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Every week, Flexport Chief Economist Phil Levy offers a quick analysis of relevant public data for the global trade community.
See what the latest indices reveal and keep up with the facts and figures that could impact your business.
Here’s the chart for the week of August 2, 2021.
This week, it's the IMF World Economic Outlook, July Update.
Source: IMF World Economic Outlook (WEO).
The International Monetary Fund just issued the quarterly update to its global economic projections (prior to this week’s GDP releases).
There was no change to the overall projection for global GDP growth in 2021 (6.0%), and there was a 0.5 percentage point upward revision for the 2022 projection (to 4.9%). But these placid overall projections mask important changes underneath.
One theme of the report was a growing divergence between advanced and developing economies, largely driven by the pandemic and vaccine access.
2021 growth projections for advanced countries were raised by 0.5 percentage points, while the developing world was lowered by 0.4. That included China, whose 2021 growth projection was lowered by 0.3 percentage points to a still-lofty 8.1%. Overall, the IMF saw risks tilting to the downside for growth.
The general growth pattern in the chart is not wildly different from past forecasts. All the economies listed—except China—saw a contraction in 2020 and then significantly better growth forecast for 2021. For all but Japan, that growth is expected to taper off in 2022.
The biggest revisions of the group were for the United States, where the growth forecast was raised by 0.6 percentage points in 2021 and 1.4 in 2022 from what the IMF had predicted in April. The UK was bumped up by 1.7 in 2021, but down by 0.3 in 2022. There were downward 2021 growth revisions for both China and Japan (0.5).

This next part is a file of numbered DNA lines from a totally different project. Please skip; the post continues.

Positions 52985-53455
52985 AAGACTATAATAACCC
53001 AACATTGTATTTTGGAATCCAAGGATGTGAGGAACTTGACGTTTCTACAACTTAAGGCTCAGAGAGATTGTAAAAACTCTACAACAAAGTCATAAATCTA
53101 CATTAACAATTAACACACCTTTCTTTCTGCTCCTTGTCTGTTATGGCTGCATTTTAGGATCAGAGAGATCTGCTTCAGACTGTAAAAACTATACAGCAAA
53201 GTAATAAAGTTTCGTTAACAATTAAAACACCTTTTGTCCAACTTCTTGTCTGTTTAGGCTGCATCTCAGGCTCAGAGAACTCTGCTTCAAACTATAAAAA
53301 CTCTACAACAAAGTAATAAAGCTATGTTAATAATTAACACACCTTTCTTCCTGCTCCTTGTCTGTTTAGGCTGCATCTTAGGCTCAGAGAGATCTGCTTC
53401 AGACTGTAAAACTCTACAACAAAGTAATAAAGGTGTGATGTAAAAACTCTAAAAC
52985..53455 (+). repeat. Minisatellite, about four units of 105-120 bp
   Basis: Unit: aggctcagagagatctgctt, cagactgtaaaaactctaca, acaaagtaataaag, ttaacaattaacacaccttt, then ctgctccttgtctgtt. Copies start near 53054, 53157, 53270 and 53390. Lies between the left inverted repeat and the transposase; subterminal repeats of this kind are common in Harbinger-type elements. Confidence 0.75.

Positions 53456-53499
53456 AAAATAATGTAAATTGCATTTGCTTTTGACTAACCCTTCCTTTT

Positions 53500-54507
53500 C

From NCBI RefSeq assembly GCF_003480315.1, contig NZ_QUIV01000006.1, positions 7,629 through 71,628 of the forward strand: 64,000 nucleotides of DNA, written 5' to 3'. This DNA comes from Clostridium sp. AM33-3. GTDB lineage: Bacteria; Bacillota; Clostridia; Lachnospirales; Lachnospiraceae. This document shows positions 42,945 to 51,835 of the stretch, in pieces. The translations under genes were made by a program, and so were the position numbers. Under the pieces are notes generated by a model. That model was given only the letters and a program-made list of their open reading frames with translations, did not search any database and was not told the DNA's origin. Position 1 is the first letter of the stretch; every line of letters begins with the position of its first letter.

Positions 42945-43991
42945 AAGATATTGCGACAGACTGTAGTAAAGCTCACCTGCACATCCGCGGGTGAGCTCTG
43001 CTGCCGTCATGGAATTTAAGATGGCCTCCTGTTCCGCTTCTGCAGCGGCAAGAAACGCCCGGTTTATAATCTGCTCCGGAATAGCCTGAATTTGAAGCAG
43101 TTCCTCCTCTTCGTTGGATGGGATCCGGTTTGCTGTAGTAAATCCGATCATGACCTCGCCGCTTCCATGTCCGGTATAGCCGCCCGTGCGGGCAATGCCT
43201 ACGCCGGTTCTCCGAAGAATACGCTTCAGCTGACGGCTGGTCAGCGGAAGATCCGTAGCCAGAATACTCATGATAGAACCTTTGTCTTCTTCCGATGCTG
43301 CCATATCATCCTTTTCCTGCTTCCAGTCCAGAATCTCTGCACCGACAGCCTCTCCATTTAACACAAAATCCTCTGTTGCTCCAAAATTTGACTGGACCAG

The IMF also looked at trends in inflation and is very much in the camp seeing transitory price pressures. It saw oil prices climbing by 56.6% in 2021, but falling by 2.6% in 2022. Nonfuel commodity prices are predicted to rise by 26.5% in 2021 then fall by 0.8% in 2022.
Putting this into a broader inflation picture, the IMF calls for advanced economies to experience 2.4% inflation in 2021 and 2.1% in 2022. The corresponding forecasts for the US are 4.0% and 3.3%; the Euro Area 1.8% and 1.3%. Two key determinants of this optimistic forecast are continued slack in labor markets – a pool of ready workers keeping wages in check – and relatively low inflation expectations.
World trade volumes (goods and services) fell by 8.3% in 2020, but are seen rising by 9.7% across 2021 and by 7.0% in 2022. This growth is supposed to be predominantly in goods trade, as services trade is still inhibited by cross-border travel restrictions.
Please note that the information in our publications is compiled from a variety of sources based on the information we have to date. This information is provided to our community for informational purposes only, and we do not accept any liability or responsibility for reliance on the information contained herein.